Aug. 28: The Padres have formally announced Urias’ promotion to the Majors. Asuaje has been optioned to Triple-A to open a spot on the active roster. San Diego has also placed lefty Clayton Richard on the 10-day disabled due to inflammation in his left knee and activated right-hander Colten Brewer from the disabled list in his place.
Aug. 27: The Padres are set to promote highly regarded infield prospect Luis Urias, according to Kevin Acee of the San Diego Union-Tribune. He is expected to debut tomorrow.
Urias, 21, is widely considered one of the crown jewels of a Padres system that, the organization has long hoped, will usher in a golden age of baseball in San Diego. There’s a clear consensus that he’s one of the most promising young players in baseball, with outlets such as Fangraphs (#22), MLB.com (#22), and Baseball America (#29) rating him among the game’s thirty or so best prospects.
There’s a lot to like about Urias’s potential as a hitter. He features a rare combination of plate discipline and contact ability that has allowed him to hit over .300 while carrying nearly a .400 OBP over his five minor-league seasons. Power isn’t a strong suit, though Urias has increased his home-run output over recent campaigns and this year has put the ball over the fence eight times in 533 plate appearances.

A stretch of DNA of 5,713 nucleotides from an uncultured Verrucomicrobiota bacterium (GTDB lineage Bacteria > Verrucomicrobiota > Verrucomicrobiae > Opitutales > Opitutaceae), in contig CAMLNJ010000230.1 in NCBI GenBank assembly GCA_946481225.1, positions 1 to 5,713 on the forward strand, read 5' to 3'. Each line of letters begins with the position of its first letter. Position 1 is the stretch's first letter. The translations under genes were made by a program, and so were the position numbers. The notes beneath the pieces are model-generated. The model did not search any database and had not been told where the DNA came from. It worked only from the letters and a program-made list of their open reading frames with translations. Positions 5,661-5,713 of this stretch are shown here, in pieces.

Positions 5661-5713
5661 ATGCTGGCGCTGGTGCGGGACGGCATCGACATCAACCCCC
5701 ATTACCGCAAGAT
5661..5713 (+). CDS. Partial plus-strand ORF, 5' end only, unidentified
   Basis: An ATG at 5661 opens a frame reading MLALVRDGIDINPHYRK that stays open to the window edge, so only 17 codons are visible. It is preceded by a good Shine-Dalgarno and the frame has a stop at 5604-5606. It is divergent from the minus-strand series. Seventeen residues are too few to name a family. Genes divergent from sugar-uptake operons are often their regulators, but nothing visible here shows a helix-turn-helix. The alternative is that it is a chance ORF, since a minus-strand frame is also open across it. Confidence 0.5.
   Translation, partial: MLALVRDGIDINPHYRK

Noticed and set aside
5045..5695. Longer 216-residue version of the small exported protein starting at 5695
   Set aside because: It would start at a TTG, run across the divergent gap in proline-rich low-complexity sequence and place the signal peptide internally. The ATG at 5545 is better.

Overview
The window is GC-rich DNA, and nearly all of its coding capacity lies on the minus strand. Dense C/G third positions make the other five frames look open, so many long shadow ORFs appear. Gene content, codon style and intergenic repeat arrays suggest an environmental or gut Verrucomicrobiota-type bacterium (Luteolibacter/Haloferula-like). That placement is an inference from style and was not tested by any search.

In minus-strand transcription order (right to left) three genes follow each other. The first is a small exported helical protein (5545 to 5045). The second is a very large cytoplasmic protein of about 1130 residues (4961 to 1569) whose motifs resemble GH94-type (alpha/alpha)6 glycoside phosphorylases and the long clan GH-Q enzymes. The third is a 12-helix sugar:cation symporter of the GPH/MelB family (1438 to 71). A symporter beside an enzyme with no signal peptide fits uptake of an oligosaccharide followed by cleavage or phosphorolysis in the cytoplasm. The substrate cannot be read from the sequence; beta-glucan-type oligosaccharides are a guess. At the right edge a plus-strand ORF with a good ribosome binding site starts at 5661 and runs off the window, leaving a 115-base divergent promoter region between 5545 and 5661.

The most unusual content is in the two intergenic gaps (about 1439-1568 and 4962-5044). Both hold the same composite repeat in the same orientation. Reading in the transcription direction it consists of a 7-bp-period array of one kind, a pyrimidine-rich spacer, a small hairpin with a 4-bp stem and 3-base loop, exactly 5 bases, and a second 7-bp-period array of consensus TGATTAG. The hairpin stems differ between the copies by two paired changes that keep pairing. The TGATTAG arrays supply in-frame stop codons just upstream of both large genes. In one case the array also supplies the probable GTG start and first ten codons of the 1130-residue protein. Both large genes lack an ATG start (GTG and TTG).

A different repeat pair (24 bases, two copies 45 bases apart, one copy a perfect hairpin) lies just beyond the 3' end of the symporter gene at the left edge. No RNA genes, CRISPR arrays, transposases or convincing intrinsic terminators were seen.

It seems fair to note, too, that Urias has the kind of underlying skills that could allow him to come into more power at the game’s highest level. In recent years, we’ve seen several players — Jose Altuve, Francisco Lindor, and Jose Ramirez among them, to take a few famous examples — develop surprising pop after reaching the bigs. Whether or not Urias is destined for that kind of outcome obviously isn’t yet known, but it seems notable that MLB.com credits him with more raw power than his outcomes indicate while BA cites Urias’s impressive exit velocity.
To be sure, Urias would likely generate even greater excitement if he was considered a future shortstop. Still, he is also valued for his defensive potential. Most evaluators indicate that he’ll likely be a high-quality defender at second base. It doesn’t hurt that he’s considered at least capable of playing shortstop as well; indeed, Acee says that Urias will get some time there upon his arrival.
For the Padres, this promotion offers an opportunity to get a look at a player who’s expected to hold down an important role for years to come. Urias will not accrue enough service time this year to put himself on track for future Super Two status. If he stays in the majors from here on out, he won’t be eligible for free agency until at least 2025. Picking up thirty-plus days of MLB action will make it a bit harder for the Friars to hold Urias down to open the 2019 season in hopes of extending the team’s control rights.
If he shows well upon his arrival, Urias will likely enter camp next year as the odds-on favorite to open the season as the regular second baseman. San Diego has not received much production from its options at the position thus far in 2018, after all, so the organization is no doubt anxious to plug in a permanent piece. Jose Pirela, Carlos Asuaje, and Cory Spangenberg have all failed to take advantage of opportunities at second this season.
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